Agrimony is a perennial herb that has been used for centuries for its medicinal properties. It is known for its antiseptic qualities and has been used to treat a variety of conditions, including wounds, infections, and skin problems. Agrimony is also a good source of vitamins and minerals and has been shown to boost the immune system and promote overall health. Some cultures call this the ‘Green Antibiotic’. It must be consumed as a short-term treatment, for a maximum of 4-6 weeks, then take a break of c. 4 weeks.
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Agrimony has a wide range of benefits, including:
- Antiseptic: Agrimony contains compounds that have antibacterial, antiviral, and antifungal properties. This makes it a natural remedy for wounds, infections, and skin problems.
- Immune-boosting: Agrimony is a good source of vitamins A, C, and E, which are all essential for a healthy immune system. It also contains minerals such as iron, zinc, and manganese, which are all important for immune function.
- Detoxifying: Agrimony is a diuretic, which means it helps to remove toxins from the body through urine. It can also help to stimulate the liver and gallbladder, which are both important for detoxification.
- Digestive: Agrimony is a bitter herb that can stimulate the appetite and improve digestion. It can also help to relieve indigestion and heartburn. Agrimony is often used to treat conditions such as gastritis, colitis, and irritable bowel syndrome.
- Pain-relieving: Agrimony contains compounds that have anti-inflammatory and pain-relieving properties. This makes it a natural remedy for headaches, muscle aches, and joint pain.
- Astringent: Agrimony contains tannins, which have astringent properties. This means that they can help to tighten and shrink tissues. Agrimony is often used as a gargle to soothe a sore throat and to tighten loose gums. It can also be applied topically to help reduce inflammation and bleeding.
- Diuretic: Agrimony is a diuretic, which means that it helps to increase urine production. This can help to flush out toxins and waste products from the body. Agrimony is often used to treat conditions such as kidney stones, oedema, and urinary tract infections.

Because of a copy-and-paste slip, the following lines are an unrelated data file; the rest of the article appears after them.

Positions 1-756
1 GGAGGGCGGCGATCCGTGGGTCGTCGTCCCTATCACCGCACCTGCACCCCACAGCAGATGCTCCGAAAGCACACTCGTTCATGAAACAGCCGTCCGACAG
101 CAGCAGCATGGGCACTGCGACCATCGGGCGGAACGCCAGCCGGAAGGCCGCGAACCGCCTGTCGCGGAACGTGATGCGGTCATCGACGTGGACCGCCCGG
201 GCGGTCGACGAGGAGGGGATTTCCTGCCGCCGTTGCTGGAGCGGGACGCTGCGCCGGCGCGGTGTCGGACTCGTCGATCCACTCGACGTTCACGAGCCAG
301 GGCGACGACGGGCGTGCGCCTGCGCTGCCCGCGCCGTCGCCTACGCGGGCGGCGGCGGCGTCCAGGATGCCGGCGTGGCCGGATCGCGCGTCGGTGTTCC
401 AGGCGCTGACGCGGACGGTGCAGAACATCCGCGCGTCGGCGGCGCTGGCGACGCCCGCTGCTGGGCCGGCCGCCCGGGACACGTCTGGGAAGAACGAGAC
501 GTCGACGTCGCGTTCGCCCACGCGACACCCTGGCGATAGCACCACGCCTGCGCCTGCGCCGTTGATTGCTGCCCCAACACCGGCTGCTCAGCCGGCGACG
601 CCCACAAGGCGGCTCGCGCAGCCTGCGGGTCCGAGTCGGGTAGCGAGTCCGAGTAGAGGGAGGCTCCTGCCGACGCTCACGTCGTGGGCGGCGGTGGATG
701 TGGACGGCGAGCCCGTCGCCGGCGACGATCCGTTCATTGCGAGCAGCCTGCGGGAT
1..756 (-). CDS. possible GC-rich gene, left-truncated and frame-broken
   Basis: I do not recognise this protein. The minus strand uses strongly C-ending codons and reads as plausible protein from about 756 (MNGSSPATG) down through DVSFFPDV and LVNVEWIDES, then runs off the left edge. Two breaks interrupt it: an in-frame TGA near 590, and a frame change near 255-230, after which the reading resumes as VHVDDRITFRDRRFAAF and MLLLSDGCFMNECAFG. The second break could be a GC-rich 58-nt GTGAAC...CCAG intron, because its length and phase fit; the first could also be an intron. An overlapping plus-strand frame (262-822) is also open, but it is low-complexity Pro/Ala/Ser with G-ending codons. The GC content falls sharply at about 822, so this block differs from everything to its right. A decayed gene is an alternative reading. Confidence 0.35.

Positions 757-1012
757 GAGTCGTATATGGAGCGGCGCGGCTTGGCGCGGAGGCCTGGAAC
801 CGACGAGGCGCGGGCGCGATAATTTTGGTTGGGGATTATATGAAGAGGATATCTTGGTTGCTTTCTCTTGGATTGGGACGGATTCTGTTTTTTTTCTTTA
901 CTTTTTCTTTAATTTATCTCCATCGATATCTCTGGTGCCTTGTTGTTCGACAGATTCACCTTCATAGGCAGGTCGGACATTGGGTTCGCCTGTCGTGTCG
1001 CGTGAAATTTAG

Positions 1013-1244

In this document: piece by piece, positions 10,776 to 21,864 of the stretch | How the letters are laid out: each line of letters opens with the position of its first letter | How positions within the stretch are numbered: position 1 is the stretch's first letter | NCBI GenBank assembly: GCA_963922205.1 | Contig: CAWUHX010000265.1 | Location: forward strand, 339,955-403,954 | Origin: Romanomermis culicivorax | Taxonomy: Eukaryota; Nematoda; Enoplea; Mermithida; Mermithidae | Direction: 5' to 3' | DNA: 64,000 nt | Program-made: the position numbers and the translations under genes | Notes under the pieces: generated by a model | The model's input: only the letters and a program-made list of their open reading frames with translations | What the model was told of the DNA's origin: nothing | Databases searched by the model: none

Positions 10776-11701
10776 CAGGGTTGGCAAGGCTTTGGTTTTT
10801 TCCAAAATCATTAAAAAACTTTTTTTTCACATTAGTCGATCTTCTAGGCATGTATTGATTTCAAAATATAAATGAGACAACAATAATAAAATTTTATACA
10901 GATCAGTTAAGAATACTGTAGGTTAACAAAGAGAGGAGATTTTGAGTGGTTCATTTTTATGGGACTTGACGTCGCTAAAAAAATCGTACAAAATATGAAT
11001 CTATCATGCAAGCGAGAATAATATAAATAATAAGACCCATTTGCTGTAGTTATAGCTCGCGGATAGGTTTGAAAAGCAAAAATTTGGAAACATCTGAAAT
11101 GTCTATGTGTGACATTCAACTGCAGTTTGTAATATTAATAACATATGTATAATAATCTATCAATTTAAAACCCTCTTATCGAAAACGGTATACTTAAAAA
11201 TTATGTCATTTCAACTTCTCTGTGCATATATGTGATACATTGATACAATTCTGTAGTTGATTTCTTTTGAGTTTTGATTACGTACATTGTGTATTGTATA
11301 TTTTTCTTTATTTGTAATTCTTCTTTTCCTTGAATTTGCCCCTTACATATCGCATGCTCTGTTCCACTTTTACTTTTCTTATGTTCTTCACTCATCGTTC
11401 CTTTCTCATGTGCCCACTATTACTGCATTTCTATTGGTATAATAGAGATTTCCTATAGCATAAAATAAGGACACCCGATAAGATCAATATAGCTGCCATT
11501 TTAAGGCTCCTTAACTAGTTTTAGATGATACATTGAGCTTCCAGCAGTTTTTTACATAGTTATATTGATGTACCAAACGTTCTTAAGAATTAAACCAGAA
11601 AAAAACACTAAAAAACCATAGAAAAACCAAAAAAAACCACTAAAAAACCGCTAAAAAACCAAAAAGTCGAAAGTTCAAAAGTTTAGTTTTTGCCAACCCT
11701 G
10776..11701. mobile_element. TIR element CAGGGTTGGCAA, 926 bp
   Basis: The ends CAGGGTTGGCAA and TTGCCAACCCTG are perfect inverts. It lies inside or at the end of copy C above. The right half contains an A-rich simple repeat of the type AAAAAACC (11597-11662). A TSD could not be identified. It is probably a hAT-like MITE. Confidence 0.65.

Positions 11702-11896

- Hepatoprotective: Agrimony has been shown to protect the liver from damage. It can also help to improve liver function. Agrimony is often used to treat conditions such as hepatitis, cirrhosis, and fatty liver disease.
- Antioxidant: Agrimony contains antioxidants, which can help to protect the body from damage caused by free radicals. Free radicals are unstable molecules that can damage cells, tissues, and organs. Agrimony is often used to treat conditions such as cancer, heart disease, and Alzheimer’s disease.
- Anti-inflammatory: Agrimony contains compounds that have anti-inflammatory properties. This means that they can help to reduce inflammation. Agrimony is often used to treat conditions such as arthritis, rheumatism, and gout.
- Antibacterial: Agrimony has been shown to be effective against a variety of bacteria, including Staphylococcus aureus, Streptococcus pneumoniae, and Escherichia coli.
- Anti-Viral: Agrimony has been shown to be effective against a variety of viruses, including the common cold, influenza, and herpes simplex virus.
- Antifungal: Agrimony has been shown to be effective against a variety of fungi, including Candida albicans, the fungus that causes yeast infections.
Agrimony is generally safe to use when taken in moderation. However, it is important to note that it can interact with certain medications, so it is important to talk to your doctor before taking it.